379483 Improved Treatment of Fungal Infections through Targeted Drug Delivery: How Can Biomembranes Help?
Fungal infections are a significant cause of morbidity and mortality especially in immune-compromised individuals. Fungal diseases are hard to eradicate as fungal cells develop resistance to most available antifungal drugs and are hard to target inside mammalian cells. Several life threatening fungal infections such as cryptococcosis and histoplasmosis are contracted by inhalation of spores, which then proliferate inside the macrophages of the alveolar region and disseminate throughout the body. The macrophage-pathogen interaction is the first step in these diseases and provides a suitable target for early treatment of the disease. Recent evidence suggests that microdomains composed of saturated phospholipids and sterols (i.e. lipid rafts) play an important role in macrophage-pathogen interaction. Abolishing lipid rafts in fungal cells is shown to drastically reduce their virulence. Also, many pathogens use lipid rafts as the site of entry to the host cell, suggesting that rafts can be used for targeted treatment of fungal diseases. However, understanding the role of lipid rafts in modulating infections and utilizing them for targeted therapy of fungal infections is a complicated research problem requiring knowledge in various fields such as engineering, biophysics and microbiology.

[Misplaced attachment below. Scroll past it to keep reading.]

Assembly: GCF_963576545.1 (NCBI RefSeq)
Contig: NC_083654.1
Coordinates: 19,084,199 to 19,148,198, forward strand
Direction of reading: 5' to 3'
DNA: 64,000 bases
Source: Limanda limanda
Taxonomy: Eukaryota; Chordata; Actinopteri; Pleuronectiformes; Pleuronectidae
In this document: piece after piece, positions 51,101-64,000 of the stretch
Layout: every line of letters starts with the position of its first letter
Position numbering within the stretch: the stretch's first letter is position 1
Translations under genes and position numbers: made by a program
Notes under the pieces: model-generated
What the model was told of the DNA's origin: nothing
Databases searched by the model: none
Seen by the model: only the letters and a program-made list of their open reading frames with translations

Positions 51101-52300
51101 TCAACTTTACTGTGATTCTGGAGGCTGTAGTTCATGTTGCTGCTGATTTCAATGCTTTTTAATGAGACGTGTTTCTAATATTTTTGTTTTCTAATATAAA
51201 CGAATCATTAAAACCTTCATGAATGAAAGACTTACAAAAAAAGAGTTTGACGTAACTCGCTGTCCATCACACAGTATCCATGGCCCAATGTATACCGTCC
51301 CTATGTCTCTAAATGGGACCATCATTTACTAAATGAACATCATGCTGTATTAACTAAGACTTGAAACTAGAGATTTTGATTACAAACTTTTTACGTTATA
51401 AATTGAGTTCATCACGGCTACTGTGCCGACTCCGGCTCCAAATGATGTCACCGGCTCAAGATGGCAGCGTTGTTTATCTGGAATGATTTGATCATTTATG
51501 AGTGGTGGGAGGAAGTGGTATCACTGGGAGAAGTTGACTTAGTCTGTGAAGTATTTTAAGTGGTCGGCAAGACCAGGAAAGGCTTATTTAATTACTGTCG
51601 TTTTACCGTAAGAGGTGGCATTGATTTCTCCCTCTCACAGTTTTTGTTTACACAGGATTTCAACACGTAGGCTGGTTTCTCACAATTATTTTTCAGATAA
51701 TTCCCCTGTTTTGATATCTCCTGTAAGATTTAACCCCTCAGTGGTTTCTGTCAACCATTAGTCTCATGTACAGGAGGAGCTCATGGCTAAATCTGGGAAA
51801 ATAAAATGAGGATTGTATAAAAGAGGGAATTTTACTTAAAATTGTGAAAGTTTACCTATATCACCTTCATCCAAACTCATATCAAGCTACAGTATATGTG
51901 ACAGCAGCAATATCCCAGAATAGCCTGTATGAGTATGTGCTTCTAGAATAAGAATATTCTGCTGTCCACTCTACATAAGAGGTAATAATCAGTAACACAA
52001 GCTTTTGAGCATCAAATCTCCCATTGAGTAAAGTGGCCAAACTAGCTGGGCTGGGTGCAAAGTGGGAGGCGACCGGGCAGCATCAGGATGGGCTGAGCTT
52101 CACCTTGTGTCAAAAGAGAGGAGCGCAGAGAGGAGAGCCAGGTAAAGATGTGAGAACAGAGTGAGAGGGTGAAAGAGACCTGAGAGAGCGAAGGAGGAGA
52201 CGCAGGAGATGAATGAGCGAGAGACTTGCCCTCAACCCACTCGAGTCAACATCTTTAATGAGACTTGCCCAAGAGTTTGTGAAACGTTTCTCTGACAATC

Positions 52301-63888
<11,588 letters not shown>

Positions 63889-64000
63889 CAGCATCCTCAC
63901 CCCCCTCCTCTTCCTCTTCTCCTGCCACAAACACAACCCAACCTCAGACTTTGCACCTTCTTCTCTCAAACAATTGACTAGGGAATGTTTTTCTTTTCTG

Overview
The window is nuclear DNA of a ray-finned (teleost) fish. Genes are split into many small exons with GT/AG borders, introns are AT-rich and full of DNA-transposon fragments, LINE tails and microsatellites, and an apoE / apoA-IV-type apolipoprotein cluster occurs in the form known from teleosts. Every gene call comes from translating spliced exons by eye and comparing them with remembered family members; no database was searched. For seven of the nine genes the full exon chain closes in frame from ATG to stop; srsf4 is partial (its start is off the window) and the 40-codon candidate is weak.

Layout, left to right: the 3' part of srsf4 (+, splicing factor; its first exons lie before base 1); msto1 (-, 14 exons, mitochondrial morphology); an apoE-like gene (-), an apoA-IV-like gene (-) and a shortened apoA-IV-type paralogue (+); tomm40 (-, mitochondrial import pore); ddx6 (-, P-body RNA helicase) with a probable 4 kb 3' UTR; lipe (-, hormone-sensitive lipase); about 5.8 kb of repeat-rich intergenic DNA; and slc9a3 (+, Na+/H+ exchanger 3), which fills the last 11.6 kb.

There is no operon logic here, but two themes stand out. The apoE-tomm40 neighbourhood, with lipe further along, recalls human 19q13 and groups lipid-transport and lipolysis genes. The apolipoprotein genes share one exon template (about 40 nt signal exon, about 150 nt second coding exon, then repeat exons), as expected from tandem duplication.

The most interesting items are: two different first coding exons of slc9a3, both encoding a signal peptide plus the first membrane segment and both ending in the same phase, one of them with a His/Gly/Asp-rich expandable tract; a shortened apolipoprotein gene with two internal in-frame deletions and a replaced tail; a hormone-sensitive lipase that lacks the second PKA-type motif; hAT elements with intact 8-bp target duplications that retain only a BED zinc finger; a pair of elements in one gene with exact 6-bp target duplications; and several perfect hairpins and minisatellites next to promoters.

My graduate and post-doctoral experiences in chemical engineering and microbiology have uniquely prepared me to investigate this challenging research problem. In my graduate work, I have studied the interactions between phospholipid microdomains and polymeric nanoparticles. I have examined the effects of particles on microdomain size and surface properties. I have also studied the interactions between aerosolized particles and lung surfactant interfaces to gain knowledge on the potential adverse effects of inhaled particles used for pulmonary delivery. In my post-doctoral research, I have studied the role of plasma membrane biophysics in the virulence properties of Cryptococcus neoformans (the causative agent of the disease cryptococcosis). Using a number of fluorescence spectroscopy methods, I have shown that the structure of lipids in the plasma membrane of C. neoformans plays an important role in its ability to form a rigid membrane and cause life threatening infections. I have also examined the relationship between lipid rafts in mammalian cells and their infectivity by C. neoformans.
My future research interests combine my expertise in characterizing plasma membrane physical properties and the interactions between lipid rafts and nanoparticles. Through modulating the physical properties of plasma membrane, I aim to design strategies to increase the uptake of drugs or drug containing nanoparticles in mammalian cells. Also, I aim to use particle engineering to target fungal cells inside macrophages and treat the disease at the site of infection. I plan to use the knowledge provided by these research directions to develop new and more effective inhalable drugs against fungal infections for pulmonary drug delivery.